8 October 2016

Taylor Dam

Taylor Dam, 6 km's out of Blenheim is beautiful. There is a place to camp on the left as you drive in and although it looks like there are many great spots near the lake, you can't actually camp there.
The lake is teeming with bird life. 

The place available to camp is to the left where you can see a camper van. The road you can see circles the pond.
There were lots of swans with their young ones enjoying the pond. The male swan, called the cob, helps the female, known as a pen, to look after their babies, called cygnets until they are a year old. The young don’t spend more than one day in the nest once they hatch. If the pen is still brooding eggs, the cob will take care of any cygnets that have already hatched, leading them directly to the water. Though they can swim from birth, cygnets may sometimes ride on the backs of their parents or take shelter under their wings until they are old enough to strike out on their own.

It is normal for swans to swim with one leg tucked onto their back. People are often concerned that the leg is broken or deformed but the swan is perfectly fine. 
Swans will often stretch one of their legs whilst swimming and instead of putting it in the water, they will tuck it up onto their back. 
It has been suggested that this behaviour may play a role in helping to regulate the body temperature of the bird. The legs and feet are the only part of the swan not covered in feathers so the blood vessels are in closer contact with the air. The large surface area of the webbed foot makes it easier for heat to be transferred from the body to the air, cooling the swan. This heat exchange could also work the other way, with the feet absorbing heat from the air to warm the bird.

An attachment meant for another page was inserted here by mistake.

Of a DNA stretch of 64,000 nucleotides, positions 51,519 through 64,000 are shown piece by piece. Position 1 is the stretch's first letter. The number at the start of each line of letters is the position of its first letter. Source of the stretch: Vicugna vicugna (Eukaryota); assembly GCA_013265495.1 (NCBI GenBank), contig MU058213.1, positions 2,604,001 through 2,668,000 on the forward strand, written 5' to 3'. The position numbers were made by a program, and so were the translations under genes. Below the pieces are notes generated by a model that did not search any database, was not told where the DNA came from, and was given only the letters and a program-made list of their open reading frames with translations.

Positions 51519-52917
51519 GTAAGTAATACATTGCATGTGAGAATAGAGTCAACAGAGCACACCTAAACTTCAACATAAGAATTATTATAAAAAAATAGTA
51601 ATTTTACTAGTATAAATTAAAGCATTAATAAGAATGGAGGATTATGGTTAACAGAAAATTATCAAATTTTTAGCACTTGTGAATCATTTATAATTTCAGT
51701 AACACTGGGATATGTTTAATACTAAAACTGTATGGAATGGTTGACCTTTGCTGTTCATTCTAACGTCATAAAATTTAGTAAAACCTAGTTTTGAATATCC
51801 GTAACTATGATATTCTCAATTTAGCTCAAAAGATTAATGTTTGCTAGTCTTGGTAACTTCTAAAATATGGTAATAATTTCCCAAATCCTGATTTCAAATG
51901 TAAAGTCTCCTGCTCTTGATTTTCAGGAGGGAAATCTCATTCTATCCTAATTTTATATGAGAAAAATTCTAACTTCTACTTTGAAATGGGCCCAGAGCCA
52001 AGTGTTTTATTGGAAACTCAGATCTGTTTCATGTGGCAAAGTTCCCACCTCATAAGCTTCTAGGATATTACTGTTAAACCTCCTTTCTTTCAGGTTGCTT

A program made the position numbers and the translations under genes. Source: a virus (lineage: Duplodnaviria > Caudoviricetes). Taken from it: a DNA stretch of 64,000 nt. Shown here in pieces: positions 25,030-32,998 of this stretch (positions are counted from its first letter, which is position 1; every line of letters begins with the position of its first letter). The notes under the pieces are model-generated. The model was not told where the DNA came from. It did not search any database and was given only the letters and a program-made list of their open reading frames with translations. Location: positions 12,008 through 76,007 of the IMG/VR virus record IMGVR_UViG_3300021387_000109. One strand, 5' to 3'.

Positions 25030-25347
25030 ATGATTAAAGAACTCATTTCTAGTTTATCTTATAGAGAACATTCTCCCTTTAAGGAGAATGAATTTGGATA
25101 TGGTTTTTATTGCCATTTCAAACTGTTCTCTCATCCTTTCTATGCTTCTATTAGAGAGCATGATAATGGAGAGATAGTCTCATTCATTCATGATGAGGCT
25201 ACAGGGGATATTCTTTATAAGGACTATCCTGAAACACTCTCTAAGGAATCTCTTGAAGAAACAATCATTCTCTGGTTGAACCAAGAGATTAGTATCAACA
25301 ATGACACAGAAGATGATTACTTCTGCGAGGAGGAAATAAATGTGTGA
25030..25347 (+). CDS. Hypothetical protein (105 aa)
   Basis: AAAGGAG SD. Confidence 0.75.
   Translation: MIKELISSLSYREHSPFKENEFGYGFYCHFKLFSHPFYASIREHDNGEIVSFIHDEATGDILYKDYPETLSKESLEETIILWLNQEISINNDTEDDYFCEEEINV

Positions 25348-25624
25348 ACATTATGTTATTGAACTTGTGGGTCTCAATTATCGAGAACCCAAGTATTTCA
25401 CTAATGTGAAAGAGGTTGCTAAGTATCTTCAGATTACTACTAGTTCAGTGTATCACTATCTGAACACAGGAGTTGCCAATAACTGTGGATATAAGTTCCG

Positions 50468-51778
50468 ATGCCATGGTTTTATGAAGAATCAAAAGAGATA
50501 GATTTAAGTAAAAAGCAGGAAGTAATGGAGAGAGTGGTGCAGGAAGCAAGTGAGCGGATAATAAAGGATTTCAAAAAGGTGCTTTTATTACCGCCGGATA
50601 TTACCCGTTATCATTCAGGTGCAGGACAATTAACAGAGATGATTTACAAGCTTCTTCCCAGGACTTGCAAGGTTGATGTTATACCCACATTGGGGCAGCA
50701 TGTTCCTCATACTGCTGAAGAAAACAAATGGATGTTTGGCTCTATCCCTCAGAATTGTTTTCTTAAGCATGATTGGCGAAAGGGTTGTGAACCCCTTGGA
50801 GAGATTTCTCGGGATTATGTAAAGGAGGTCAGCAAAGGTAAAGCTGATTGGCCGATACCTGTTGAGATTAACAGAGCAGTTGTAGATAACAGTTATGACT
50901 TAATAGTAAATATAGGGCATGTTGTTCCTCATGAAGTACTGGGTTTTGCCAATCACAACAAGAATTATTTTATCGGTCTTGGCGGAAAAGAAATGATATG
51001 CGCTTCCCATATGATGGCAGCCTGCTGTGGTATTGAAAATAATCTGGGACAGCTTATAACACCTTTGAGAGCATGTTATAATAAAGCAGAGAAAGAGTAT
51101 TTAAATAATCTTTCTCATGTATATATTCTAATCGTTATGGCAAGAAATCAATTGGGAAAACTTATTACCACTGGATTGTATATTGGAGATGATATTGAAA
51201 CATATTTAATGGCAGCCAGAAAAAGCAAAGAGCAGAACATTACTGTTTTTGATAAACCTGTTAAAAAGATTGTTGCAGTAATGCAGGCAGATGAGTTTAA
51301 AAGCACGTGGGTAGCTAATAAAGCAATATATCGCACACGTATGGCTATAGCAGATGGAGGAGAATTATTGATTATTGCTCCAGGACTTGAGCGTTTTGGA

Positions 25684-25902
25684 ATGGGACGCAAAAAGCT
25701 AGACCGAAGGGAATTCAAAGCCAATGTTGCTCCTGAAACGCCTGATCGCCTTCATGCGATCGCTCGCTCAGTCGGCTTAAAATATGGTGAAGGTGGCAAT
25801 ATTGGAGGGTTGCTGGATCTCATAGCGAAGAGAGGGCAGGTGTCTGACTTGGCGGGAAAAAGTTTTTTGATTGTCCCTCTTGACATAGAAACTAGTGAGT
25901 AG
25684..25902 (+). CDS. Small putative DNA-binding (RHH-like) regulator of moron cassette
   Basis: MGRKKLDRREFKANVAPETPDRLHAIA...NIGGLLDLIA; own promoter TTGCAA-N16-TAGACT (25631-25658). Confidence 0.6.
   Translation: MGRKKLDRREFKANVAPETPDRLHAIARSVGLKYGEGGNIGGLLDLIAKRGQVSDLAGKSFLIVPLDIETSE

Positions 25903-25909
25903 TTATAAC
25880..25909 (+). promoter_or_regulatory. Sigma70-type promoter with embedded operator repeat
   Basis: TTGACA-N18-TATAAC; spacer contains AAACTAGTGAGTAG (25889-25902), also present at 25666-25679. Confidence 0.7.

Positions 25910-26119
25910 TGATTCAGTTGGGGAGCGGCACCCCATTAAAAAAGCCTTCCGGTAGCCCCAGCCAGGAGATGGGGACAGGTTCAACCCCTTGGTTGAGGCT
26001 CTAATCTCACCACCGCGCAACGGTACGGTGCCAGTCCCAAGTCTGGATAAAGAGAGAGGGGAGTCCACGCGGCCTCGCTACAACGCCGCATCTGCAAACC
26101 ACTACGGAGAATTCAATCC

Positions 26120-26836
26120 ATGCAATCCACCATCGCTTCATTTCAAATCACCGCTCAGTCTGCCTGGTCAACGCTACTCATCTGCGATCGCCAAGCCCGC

The Taylor Dam is a flood protection dam and recreational reserve located to the south west of Blenheim.
Most of the year, the Taylor River only has a modest flow, and even dries up over sections of its course, however it can rise very rapidly during heavy rain. As a result, Blenheim was flooded in numerous occasions, and this possibly contributed to being named The Beaver, or Beavertown. 
In March 1963 the Marlborough Catchment Board began planning for the construction of the Taylor Dam and work took place between 1964-1965 as flood protection for Blenheim. Officially opened on 30th November 1965, the structure is the largest earth flood protection dam in New Zealand. 
Behind the dam, a small lake has formed, and provides an important habitat for waterfowl, with black swans, coots, mallard ducks, shags and other species present. Eels are also present in the lake, and brown trout have been released in the past.

Picnic tables are provided at various locations in the reserve and swings and toilet facilities are available in the north west corner of the reserve. 
Dogs are permitted at the Taylor Dam provided they are kept on a leash.

The dogs really wanted to get out and run about but I knew they'd jump into the pond and come out many.
Numerous large trees are planted around the lake, providing shade in summer, although most of the trees are introduced rather than native species. Various species of oak, pine, and willow are among those present. An area of native shrubs is located near the toilets.
To the south, upstream from the dam itself is a large flat area with mature pine trees a few minutes walk from the end of the vehicle track around the dam. This area is the former Omaka Domain recreation reserve.
To the north, the Taylor Dam reserve connects with the Taylor River Reserve which provides a walking and cycleway that extends to Riverside Park in central Blenheim.

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